Anonymous said...

If it wasn't so incredible I would still be laughing....only in Mexico would the concept of vannapping come to fruition. Actually, it's fairly ingenious...a perpetually low maintenance hostage.
Saludos,
Francisco

Nancy said...

I think I'll come back in a couple of months and see what you're up to. Time for a break for me.

Steve Cotton said...

Francisco -- I am not certain that this could only happen in Mexico. I had some clients in Oregon who just might try a hare-brained scheme like this.

Nancy -- Come back soon. I will muiss your comments.

Charley said...

Is is Possible that this whole thing started because the renter perceived that the landlord had ripped him off in some way?
Just asking the question.

Steve Cotton said...

Charley -- I have no way of knowing. But that is one subtext possibility, isn't it?

Joe S. said...

Okay, why are the church people frightened? Are they expats? Is this an unusual mexican tale?

CancunCanuck said...

Not unheard of, but still crazy. Why won't the police get involved? They may have their faults, but usually they at least put up a pretense of trying to do their legitimate jobs. If he knows who this guy is, does he not have any idea where he might be with his stuff? Strange strange strange.

Constantino said...

Sounds like a dangerous game of chess the fellow is playing...some people down here would welcome a chance to play the game for much higher stakes!

maria luz said...

Asi es Mexico. You never know what to expect next since the crooks have unlimited creative energy.

Another new game I recently read about consists of locals who have family living in the U.S. being kidnapped and held for ransom. The idea being the family members in the U.S. have "lots of money" and it is easy for them to pay up. One victum was a frail, 80 year old man who has a daughter living en el otro lado. His whole town has been cleared out by half. Of the 400 homes, 200 now stand empty as folks have fled to avoid being kidnapped. Dios mio!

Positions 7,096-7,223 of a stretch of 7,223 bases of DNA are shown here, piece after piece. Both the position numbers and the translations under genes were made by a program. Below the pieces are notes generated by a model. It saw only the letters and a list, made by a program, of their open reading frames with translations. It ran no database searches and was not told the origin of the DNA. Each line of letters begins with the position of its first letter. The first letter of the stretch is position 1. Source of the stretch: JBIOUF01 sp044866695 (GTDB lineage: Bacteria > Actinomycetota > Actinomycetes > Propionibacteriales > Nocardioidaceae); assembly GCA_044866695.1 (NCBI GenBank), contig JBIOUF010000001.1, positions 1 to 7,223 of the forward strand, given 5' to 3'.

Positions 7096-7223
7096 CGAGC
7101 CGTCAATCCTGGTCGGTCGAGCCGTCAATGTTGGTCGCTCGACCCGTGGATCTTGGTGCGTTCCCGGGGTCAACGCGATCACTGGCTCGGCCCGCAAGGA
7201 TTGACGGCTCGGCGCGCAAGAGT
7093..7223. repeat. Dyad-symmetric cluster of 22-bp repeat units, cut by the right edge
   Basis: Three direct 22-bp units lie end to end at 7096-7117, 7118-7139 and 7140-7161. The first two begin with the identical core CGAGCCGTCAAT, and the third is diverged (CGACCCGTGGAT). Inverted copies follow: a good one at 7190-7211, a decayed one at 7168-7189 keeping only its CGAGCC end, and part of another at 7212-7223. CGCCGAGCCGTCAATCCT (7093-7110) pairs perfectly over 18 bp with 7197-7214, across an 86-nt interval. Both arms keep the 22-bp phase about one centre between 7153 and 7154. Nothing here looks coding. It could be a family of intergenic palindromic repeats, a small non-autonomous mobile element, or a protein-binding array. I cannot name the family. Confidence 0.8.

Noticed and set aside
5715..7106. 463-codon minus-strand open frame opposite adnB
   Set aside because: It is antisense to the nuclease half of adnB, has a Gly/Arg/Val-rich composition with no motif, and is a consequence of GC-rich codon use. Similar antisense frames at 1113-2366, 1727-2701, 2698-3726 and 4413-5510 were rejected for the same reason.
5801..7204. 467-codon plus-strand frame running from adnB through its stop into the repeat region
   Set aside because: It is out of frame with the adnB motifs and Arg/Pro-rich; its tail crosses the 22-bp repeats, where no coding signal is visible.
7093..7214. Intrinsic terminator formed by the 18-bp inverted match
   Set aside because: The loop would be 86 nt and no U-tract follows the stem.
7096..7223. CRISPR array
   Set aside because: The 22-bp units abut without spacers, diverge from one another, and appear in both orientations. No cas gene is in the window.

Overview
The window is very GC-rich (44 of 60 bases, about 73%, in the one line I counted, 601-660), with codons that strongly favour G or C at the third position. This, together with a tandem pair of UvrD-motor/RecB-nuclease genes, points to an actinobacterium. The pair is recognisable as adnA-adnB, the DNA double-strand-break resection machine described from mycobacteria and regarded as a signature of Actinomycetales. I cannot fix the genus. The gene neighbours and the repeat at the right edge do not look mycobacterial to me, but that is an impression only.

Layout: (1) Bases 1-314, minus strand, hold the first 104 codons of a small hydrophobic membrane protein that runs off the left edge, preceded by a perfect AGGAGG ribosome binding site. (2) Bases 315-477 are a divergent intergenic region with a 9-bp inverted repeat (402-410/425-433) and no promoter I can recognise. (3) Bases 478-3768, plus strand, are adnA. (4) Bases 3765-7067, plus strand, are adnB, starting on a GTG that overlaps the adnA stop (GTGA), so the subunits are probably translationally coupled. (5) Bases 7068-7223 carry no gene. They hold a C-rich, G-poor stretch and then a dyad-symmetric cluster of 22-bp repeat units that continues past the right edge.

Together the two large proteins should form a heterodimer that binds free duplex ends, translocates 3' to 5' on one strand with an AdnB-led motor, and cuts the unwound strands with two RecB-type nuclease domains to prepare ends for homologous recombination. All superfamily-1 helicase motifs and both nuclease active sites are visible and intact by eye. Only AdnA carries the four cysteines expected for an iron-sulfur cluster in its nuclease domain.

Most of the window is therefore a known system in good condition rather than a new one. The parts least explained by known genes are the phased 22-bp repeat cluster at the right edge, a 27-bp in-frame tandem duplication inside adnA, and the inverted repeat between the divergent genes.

One can't help but wonder when the ladrones will decide to pick on the "rich Gringos" who have family in the U.S. who are "so rich". Food for thought.

So far, this racket is not commonplace even here in the wild west of Texas. But give it time.

ml

John said...

The ransom game is also played in San Miguel de Allende. If you find your license plates are missing, and checking at the police station establishes that they are not being held for a parking violation, the next move is to run an ad on the radio station offering a reward. The person who "found" them will come forward and return them. The same is true for dogs, but the reward offered has to be higher.

Jan said...

There were thefts and kidnappings with ransom happening down in Nayarit when we lived there though we were never affected personally. It is crazy....kind of amusing as long as it's not me.

Chrissy y Keith said...

we learned long ago to weld the plates to the vehicle.

Anonymous said...

Hopefully the kidnappers aren't cutting off bits of the van and sending them in oily envelopes to prove they have it.

That would be gristly.

Saldos,

Kim G
Boston, MA
Where kidnapping of any kind is fortunately rare to nonexistent.

Steve Cotton said...

Joe -- Crime everywhere is an exception. That is why it always makes a good tale. But there are elements in this story that I would not expect to find in Lake Oswego. Oregon City, perhaps.

Cancuncanuck -- I do not know why the police are reluctant. I suspect there is a personal subtext here that is not apparent.

Constantino -- If it is chess, I would think that someone's queen should be checkmated soon.

Maria Luz -- Who knows what lies in store? But I am an optimist.

John -- Just as long as no one starts taking upper plates for ransom.

Jan -- Spooky. But rare.

Chrissy -- My whole bumper is plastic. How do I weld to that? Super glue? Possible, I guess.

Kim -- I was wondering when your favorite topic would cause you to comment. But the thief is following your suggestion -- in a way. The keys were included in the ransom note. A true teaser.